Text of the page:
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The Kids Are All Right
April 14, 2010
In the new movie Kick-Ass, a young actor named Chloe Moretz, who is 13, dresses up like a superheroine named Hit-Girl and shocks a roomful of adults with her martial-arts chops and, more to the point, by using the last bastion of obscenity, the c-word.
Why that word became the final unutterable profanity is a question for gender-studies classes, if not Sigmund Freud, but the scene has turned Moretz into something of the star of the moment. (For the record, it appears that her mother, who was on the set at the time, suggested she say it.) It has resulted, oddly, in only mild protests, which tells us something about the level of public discourse these days, and lots about the way we have come to view young people.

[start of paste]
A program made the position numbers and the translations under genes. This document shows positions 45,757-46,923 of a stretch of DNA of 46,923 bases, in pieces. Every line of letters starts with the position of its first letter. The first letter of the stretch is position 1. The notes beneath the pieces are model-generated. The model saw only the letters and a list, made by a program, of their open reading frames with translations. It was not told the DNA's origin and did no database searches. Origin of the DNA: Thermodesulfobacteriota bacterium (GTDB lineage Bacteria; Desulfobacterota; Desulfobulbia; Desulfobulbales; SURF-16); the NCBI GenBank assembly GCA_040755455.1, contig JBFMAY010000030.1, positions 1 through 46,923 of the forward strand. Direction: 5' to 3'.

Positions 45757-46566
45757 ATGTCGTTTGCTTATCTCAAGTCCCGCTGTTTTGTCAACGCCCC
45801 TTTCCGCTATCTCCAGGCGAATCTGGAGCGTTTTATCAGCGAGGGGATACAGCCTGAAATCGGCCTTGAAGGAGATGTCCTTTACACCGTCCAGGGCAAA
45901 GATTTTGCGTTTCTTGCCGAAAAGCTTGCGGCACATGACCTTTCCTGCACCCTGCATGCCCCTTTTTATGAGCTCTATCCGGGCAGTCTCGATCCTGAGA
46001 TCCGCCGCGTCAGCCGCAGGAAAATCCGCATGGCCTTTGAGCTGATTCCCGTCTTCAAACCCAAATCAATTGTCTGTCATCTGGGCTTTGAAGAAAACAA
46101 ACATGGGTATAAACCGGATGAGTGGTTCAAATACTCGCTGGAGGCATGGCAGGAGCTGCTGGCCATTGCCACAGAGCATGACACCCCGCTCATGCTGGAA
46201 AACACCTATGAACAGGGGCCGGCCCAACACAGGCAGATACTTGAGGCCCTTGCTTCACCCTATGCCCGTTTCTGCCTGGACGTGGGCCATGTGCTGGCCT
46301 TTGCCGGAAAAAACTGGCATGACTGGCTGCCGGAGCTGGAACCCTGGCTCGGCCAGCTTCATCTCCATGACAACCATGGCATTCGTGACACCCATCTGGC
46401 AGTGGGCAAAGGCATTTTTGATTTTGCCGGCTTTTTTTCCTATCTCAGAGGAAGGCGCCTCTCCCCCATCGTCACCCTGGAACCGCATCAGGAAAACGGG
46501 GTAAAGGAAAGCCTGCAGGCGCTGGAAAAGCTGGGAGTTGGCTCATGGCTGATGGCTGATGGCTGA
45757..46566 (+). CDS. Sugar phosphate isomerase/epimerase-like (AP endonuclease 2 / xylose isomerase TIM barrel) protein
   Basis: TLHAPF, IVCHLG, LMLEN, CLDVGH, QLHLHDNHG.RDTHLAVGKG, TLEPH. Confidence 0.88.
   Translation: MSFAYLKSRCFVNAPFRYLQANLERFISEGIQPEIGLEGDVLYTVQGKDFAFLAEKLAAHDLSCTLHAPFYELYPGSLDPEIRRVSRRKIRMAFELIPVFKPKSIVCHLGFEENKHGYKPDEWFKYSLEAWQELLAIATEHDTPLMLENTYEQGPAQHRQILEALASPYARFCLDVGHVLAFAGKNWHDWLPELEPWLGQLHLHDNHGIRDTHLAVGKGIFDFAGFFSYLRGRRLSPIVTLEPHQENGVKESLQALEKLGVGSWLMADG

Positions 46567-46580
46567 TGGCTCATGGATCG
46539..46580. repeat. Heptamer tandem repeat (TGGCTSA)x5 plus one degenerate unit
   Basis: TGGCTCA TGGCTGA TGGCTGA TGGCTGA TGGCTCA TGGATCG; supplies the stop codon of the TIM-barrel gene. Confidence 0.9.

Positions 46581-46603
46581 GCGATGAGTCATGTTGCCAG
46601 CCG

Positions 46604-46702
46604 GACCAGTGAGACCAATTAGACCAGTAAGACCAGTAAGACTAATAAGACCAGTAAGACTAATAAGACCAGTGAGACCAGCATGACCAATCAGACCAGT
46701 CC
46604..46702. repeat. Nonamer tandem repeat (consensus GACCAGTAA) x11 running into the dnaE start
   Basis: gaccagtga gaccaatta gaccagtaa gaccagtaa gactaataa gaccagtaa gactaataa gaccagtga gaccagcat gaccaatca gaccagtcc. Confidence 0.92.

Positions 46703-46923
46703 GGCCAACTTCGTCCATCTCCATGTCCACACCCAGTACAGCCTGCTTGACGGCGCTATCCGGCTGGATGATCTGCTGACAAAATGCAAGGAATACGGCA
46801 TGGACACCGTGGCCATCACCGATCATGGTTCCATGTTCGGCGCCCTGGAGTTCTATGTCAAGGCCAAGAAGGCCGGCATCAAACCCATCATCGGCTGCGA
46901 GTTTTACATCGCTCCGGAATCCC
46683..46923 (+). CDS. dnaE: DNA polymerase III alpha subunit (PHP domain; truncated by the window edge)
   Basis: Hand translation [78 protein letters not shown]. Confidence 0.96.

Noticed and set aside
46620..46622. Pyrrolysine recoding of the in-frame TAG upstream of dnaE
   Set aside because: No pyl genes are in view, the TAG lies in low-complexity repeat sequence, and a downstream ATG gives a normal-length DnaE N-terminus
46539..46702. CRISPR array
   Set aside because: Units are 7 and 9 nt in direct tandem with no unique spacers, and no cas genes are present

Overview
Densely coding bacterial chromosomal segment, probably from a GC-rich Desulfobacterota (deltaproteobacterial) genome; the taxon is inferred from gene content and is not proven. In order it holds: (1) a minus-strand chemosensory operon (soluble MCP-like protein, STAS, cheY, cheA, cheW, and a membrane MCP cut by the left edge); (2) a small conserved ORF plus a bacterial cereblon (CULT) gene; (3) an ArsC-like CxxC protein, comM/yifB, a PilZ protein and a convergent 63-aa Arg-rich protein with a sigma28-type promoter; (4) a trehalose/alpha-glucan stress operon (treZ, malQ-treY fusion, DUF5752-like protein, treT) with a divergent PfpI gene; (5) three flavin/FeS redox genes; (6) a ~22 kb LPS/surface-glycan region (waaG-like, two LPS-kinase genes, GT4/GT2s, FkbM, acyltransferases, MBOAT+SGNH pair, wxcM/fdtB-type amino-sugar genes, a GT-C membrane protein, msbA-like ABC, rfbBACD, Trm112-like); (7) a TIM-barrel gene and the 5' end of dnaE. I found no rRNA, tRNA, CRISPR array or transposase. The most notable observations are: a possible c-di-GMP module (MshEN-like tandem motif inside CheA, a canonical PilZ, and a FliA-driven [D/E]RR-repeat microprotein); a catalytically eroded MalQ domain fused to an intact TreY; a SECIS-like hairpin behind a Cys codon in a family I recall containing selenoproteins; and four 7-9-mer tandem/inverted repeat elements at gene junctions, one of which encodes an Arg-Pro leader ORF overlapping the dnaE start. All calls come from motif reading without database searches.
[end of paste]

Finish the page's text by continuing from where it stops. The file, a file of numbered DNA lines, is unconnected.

Of the many changes that have overtaken the movies in the past 100 years - sound, colour, sex, violence, the new 3-D, James Cameron - one of the most dramatic has been the portrayal of children. In the age before Benjamin Spock and professional parenting, children were considered sort of smaller, somewhat dim-witted adults. (Early portraits typically show them as miniatures with heads that are too small, so they look like grown-ups who have been shrunk.) Hundreds, if not thousands, of family films from the 1930s and '40s are barely watchable today, thanks to the distressing appearance of little Todd or lively Mary, popping into the living room to say things like, ``Gosh, Pop, that's a swell idea.'' Read More